DO NOT SHIP THE BOOKS. Shipping books and extra things to the states cost me something like four hundred quid all told. Pick a couple that are very useful; see if your current university has a scanner/copier for making copies of other essential chapters. Honestly the storage costs of all of that don't sound very high, and unless you are a serious bike rider, it will be probably be substantially easier and cheaper to pick up a decent bike and kit once you're there. I brought a printer but I wish I had just bought one once I was there during the sales and made sure my folks could easily buy the right cartridges at Costco. Hmm, okay, years. I would stick with picking a few important ones, and seeing what you really need at the end of the summer, or after a month of so-- you'll go home at some point, or perhaps a friend/family member can pack up a couple of USPS flat-fee boxes. The monitor is probably something you'll have to judge for yourself, and in terms of what taking it means for leaving other things behind or for covering the replacement cost. Do you have a laptop as well? The shipping or baggage money might be better spent on a decent external hard drive and laptop upgrade. Those I would buy in the States.

    Sort of miscellaneous bits: if you have toiletries you like especially, you may wish to pack enough for a while until you can find matches for your tastes (or for just the summer). Similarly, I brought in enough allergy medication and ibuprofen and cortisone and high-quality bandaids etc. for a very long time, because shopping for those is often frustrating for me if I'm in pain and/or bleeding. I have never found a European peanut butter that was edible (sorry!) I considered the multiple things of TJ's peanut butter a security blanket of cheap, delicious, goodness. Baking ingredients are different. Spices were often better and cheaper, though I still kept a travel thing of Old Bay around. I also packed US measuring cups, because all my recipes were American. Quite a lot of this depends on what you consider essential to keeping an even keel, so keep tabs on what it is you do every day, what you miss/always do on vacation, and so forth.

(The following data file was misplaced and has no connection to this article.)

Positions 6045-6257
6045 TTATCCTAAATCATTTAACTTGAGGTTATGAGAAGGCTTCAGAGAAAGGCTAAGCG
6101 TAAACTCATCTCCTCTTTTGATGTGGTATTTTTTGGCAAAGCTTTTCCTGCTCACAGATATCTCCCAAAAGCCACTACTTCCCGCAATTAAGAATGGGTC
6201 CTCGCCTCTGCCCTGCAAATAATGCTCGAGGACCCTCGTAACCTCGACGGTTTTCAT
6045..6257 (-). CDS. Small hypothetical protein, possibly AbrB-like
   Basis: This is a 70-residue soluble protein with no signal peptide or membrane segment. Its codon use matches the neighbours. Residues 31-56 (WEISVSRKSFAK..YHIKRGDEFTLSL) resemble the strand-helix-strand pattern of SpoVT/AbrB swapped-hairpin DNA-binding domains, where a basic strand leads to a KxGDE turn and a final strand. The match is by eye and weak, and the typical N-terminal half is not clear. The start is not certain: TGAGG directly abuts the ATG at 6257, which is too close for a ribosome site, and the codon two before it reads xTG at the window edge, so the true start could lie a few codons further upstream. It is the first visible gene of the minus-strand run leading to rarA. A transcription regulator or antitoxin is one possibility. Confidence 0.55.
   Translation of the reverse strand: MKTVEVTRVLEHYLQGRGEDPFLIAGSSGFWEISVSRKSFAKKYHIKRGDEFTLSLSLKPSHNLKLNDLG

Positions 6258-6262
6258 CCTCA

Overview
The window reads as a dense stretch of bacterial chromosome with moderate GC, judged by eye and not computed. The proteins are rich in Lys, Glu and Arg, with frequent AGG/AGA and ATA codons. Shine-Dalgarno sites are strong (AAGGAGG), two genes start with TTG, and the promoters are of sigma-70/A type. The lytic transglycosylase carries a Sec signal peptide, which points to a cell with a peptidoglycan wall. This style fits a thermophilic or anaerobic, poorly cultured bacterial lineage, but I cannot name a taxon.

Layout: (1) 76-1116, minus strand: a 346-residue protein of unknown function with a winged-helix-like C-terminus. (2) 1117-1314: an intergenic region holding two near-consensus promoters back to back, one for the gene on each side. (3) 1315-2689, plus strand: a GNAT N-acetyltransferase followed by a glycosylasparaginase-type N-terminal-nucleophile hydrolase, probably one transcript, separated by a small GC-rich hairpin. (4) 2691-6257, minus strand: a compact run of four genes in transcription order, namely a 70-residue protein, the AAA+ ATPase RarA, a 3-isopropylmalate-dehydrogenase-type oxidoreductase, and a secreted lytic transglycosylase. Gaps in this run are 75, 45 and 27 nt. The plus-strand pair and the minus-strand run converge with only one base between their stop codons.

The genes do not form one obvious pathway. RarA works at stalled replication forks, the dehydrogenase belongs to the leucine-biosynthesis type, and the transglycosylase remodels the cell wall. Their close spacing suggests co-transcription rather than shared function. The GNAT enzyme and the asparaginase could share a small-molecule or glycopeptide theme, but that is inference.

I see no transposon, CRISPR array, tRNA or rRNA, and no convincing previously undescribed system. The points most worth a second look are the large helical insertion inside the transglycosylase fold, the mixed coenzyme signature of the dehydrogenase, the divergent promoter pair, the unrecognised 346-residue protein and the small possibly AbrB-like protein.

Banks: the electronic transfer thing is SO USEFUL. I paid rent in cash, but I paid conference fees a couple of times and some other small things with electronic transfers, and I can't believe the US hasn't hopped on that. Your credit cards may work, but the fees will be insane. I don't know if it's worth it to you to set up a Belgian bank account, but you may want to look at creating an account with an institution like HSBC or Citibank, which have a number of international branches. See if you can get a chip and pin debit card, as it will make life substantially easier, especially for dinners out and train tickets and whatnot. I've kept my British HSBC account open, but I've also been back to Europe a few times and the card's come in handy. It requires slightly more work at tax time and honestly we'll probably shut it at some point soon, but it was essential while living in England. You will need a bank account; this may require paperwork from your university. Having an HSBC account made it much easier to transfer funds manually. You will also want a European debit card for Amazon and other online services; I don't think American credit cards are set up for doing Verified by Visa and I've had difficulty using American Visa debit cards in British systems. Make sure you have several American debit card/credit card options in case one ever gets frozen for suspicious charges i.e. buying things in Europe.

    Phone: probably easiest to just pick a nice one and do pay-as-you-go. If your friends in the States use google voice and skype, they can send texts and calls just as they would a normal phone, with maybe a few additional charges. I don't think, even for a few years, a proper plan would be necessary, but those details do change frequently, so.

    The comment above about opening times and the lack of a Target/24 hour CVS are dead on, at least in smaller towns without access to a car. I ended up limping for two hours on a busted knee trying to find any kind of decent athletic knee brace, because in Italy, you usually go to the doctor/emergency room asap, even though I knew it was just runner's knee. In England there were more kind of all-in-one stores but it still took a long time to get used to when things were open and more importantly what I could actually buy there, though that was a small town as well. Paris had lots of options, some of them open later than others. A lot of this is really personal, honestly, to who you are and how structured your life is.